It was a bit cool at the trailhead but just a few switchbacks up the trail it was quite comfortable.   The day turned out of to be simply awesome with warm sun and superbly clear skies.  San Clemente and Catalina Islands were easily seen.  The further up we climbed the more impressive the views became.


I have been spending most of my riding time lately on my XC hardtail so taking out the my long-legged UZZI with it additional weight and heft on this ride was quite a bit more work on the climb.     I was quite happy to see cocktail rock when we got there.


We did the traditional loop at the top in the counter-clockwise direction.    I had not forgotten how fun this trail can be but I had been away from it just long enough for each to turn had a bit of “Oh I remember you” excitement to it.


The main descent back to the trailhead was a rip roaring hoot.   I have ridden this trail in what I would call perfect conditions before where the dirt could be best described as “Hero Dirt”.    That was not the case on this day, I would call it “Normal” which was also great.   It was the kind of dirt where you could easily overdue it in the turns and ending up loosing control.  But if you paid attention you could hear your tires and the dirt telling you when you were approaching the limits of traction.  I had big stupid grin on my face every time I was able to make the tires and dirt sing to me in the turns as my long-legged bike was shining in gravity direction it is optimized for.    We polished off a great day of riding with some tasty burritos in San Juan Capistrano before heading back to casas.


Getting to know Crestridge

December 19th, 2013 by MTBBill

Last I made two trips out Crestridge Ecological Reserve area to check out the trails.     This place has been on my get to know list for years now but I keep finding myself going just a little further down the road to Anderson Truck Trail and other trail goodness.   I found lots of fire roads and single tracks out here of varying quality along with plenty of elevation change.   Putting a good hurting on your legs and lungs is most certainly an option out here.   Getting in some flowing trails smiles can certainly be on the docket as well.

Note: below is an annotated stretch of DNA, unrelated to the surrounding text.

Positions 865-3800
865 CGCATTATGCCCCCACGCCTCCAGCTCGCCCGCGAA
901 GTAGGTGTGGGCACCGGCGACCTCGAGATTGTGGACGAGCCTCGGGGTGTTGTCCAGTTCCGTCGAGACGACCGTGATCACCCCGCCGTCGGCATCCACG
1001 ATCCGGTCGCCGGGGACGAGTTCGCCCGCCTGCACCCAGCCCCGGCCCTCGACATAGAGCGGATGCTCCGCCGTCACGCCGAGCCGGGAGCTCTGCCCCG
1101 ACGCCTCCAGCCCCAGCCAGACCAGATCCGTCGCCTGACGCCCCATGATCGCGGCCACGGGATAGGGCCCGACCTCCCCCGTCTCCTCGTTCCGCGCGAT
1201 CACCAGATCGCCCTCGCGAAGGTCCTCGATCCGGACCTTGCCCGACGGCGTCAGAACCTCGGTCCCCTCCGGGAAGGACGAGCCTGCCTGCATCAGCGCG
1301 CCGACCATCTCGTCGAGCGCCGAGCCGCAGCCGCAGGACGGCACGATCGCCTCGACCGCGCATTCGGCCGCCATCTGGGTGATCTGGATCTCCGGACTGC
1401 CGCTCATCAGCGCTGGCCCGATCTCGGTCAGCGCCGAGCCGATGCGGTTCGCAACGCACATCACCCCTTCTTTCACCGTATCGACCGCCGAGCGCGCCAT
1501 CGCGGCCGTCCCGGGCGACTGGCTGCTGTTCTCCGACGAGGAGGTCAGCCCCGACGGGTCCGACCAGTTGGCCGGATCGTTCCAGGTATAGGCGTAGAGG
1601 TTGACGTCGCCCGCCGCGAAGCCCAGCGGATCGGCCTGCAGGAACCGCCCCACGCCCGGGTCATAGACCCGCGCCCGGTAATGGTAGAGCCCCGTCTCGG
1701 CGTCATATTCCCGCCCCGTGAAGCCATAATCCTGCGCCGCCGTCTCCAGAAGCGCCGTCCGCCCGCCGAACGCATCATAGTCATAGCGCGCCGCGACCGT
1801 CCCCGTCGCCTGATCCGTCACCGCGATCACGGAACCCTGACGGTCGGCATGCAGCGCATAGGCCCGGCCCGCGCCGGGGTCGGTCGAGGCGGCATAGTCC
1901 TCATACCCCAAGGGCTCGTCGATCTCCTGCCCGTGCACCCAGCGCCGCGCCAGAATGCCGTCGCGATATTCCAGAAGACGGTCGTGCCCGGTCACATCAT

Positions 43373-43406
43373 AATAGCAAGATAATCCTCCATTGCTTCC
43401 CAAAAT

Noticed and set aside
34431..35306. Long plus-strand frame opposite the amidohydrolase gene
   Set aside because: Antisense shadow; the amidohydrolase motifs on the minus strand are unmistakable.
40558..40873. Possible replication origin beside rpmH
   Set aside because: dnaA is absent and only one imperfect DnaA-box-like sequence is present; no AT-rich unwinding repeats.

Flynn Springs Trail in the east end of the area.


Some single track bits in the east end.


There are plenty of fire roads in the area as well as some single track.  The trail pictured above was in what I was call  the west end and it was a nice contouring trail up and over a saddle.


Sweet little spot.


I have climbed uglier fire roads.

I’m going to add this area to my site in the near future after GPS out a few more corners of this place so stay tuned.


Santa Margarita River Trail

December 8th, 2013 by MTBBill

It had been about five years since I had last been on the Santa Margarita River Trail.  This trail systems was a victim of the 2007 wildfires in San Diego County but has made a remarkable recovery.


There had been quite a bit of rain in the previous days before I did this ride.   This place has quite a bit of sand and the previous rains had the sand nicely packed.   The flora had also quickly responded to the moisture and where flush with color.


There were some spots of dramatic change since the fires.  After the fires a lot of the retaining vegetation was destroyed .  When heavy rains swelled the river the following river mother nature grabbed a sizable chunk of the bank.  In the picture above, the trail is now right on the edge of the back when it used to be 10-20 feet away from the waters edge.


I love some of the variety you get out here.  The natural rock chicanes here make for some sporty flat land bike handling.


Then there are these flowing smooth single track sections under the trees that just make you grin. It is a great time of year to get out there so I you have not been out here before it is worth checking out if you live here in the county and looking to check out some new turf.